CIA, FBI and NSA produce joint report, jointly prove nothing
- 10 Jan 2017
The recent hysteria surrounding Russia’s alleged interference with the November presidential elections saw another episode after an intelligence report, jointly elaborated by the CIA, FBI and NSA, was released on Friday, January 6th.
After weeks of bombshell headlines based on statements from anonymous intelligence officials, western media finally had an official intelligence report to support their bombshell headlines. Unsurprisingly, all headlines look very similar, with the Guardian even changing the title of their main story after realising it was not menacing enough.
The problem is that, much like the old stories, the new ones do not contain any evidence to support the claims, because the report itself does not have anything in that regard. The report says that the “evidence” remains highly classified. These outlets are just being fed the same (non-)information in a new package, and reporting it as “remarkably blunt” (WaPo) and “damning and surprisingly detailed” (NYT) does not change the fact that there are no facts to back this thesis that there was a campaign orchestrated by the Russian state which decided the American presidential elections. Repeating the same accusation time and again is not a way of proving it, and given their track record, we cannot just take intelligence agencies at their word. (1)
The report: little substance, but lots of irony!
And in contrast to the dramatic style of the media headlines, the report itself has very little in terms of substance. It is a 25-page document, containing a 15-page report. The main part is a 5-page “assessment” from the three intelligence agencies, which they felt needed to be summarised in a page of “key judgements” (2). Furthermore, if we look in detail, the charges levelled against Putin are very hypocritical given that they come from the self-proclaimed beacon of freedom of the world. In the “key judgements” we read:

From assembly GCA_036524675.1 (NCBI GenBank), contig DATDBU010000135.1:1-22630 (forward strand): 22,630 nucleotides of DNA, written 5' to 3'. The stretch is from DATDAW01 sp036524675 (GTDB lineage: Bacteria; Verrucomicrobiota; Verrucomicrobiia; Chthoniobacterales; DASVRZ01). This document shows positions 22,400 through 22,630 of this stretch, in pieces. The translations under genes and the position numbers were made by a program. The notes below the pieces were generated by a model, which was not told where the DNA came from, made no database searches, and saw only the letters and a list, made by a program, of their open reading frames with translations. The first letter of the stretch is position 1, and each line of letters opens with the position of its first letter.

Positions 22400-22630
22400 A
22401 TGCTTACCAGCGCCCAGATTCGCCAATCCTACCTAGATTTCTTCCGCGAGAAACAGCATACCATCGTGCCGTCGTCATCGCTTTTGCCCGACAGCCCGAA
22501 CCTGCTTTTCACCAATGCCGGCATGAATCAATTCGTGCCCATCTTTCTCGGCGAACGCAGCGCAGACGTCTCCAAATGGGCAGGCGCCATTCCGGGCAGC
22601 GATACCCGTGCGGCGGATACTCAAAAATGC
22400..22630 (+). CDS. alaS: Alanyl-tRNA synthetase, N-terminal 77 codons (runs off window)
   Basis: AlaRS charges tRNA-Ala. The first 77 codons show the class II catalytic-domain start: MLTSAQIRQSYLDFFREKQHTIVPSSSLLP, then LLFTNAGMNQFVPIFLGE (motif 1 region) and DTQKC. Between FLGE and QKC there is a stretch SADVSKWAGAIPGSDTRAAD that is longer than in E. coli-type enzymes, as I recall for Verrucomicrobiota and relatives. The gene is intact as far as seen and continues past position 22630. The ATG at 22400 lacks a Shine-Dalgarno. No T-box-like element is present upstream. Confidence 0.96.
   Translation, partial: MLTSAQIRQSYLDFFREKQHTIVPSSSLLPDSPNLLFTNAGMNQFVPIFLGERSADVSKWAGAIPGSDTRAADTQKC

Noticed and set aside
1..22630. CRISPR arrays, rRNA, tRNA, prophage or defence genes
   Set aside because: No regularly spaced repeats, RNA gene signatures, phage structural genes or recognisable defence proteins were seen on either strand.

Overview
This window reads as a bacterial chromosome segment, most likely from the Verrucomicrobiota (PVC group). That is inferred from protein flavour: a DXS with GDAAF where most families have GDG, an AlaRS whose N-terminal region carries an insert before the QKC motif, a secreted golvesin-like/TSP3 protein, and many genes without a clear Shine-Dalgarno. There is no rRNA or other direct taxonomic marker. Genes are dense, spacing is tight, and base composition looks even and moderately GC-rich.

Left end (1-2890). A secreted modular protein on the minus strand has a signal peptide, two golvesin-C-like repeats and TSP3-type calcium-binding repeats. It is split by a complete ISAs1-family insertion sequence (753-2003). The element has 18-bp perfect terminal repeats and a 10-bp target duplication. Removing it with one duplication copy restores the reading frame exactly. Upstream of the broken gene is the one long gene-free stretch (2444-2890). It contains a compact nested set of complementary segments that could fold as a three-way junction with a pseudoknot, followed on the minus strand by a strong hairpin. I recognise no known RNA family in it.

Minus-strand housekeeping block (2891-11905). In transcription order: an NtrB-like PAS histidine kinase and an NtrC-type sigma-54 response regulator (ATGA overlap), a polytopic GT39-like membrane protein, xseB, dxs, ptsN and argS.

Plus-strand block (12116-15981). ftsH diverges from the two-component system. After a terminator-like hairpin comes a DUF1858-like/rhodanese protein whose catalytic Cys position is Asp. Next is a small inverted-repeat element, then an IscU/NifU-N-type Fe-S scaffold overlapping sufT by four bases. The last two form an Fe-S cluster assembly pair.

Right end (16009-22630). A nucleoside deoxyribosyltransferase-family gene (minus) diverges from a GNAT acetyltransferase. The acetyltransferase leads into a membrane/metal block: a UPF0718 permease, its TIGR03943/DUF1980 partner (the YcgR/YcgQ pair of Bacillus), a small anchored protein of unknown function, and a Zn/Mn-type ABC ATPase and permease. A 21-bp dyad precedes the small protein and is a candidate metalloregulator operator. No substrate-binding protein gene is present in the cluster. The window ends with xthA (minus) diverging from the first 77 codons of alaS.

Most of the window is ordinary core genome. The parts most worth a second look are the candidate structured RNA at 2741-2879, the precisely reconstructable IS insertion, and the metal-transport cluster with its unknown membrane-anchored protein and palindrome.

“Russian efforts to influence the 2016 US presidential election represent the most recent expression of Moscow’s longstanding desire to undermine the US-led liberal democratic order […]
We assess Russian President Vladimir Putin ordered an influence campaign in 2016 aimed at the US presidential election. Russia’s goals were to undermine public faith in the US democratic process, denigrate Secretary Clinton, and harm her electability and potential presidency. We further assess Putin and the Russian Government developed a clear preference for President-elect Trump.”
First of all, it’s laughable that Putin is blamed for developing a “clear preference” when one of the choices promised better relations with Russia and the other promised a more aggressive approach, to say the least. Secondly, it’s beyond ironic that the US is aggrieved that someone tried to influence elections in a foreign country (3). Finally, if in the above statement we make the following changes:
- Russia/Putin/Moscow→United States/US president/Washington
- undermine → spread
- Trump → pro-US puppet; Clinton →other candidate
- US election/democratic process → any other country’s election
we end up with something resembling the mission statement of the National Endowment for Democracy (NED). Funded primarily by the US government, the NED channels funds to US-aligned political parties and NGOs around the world, under the slogan of “promoting democracy”.
The rest of the report is filled with an annex detailing the grave menace that RT (formerly Russia Today) is supposed to be. RT is accused of terrible propaganda, such as covering the Occupy protests or highlighting the environmental risks of fracking. Unfortunately, this annex seems to be an outdated report from 2012, so the 2016 election result ends up being blamed on Abby Martin’s “Breaking the Set”, even though she stopped doing it in 2015 (4). Once again, accusing RT of being a propaganda tool of the Kremlin reeks of hypocrisy, when the US has created dozens of TV and radio stations all around the world to echo their own propaganda. And even the mainstream outlets, not just in the US but in Europe as well, hardly ever deviate from the official narrative when it comes to foreign policy matters.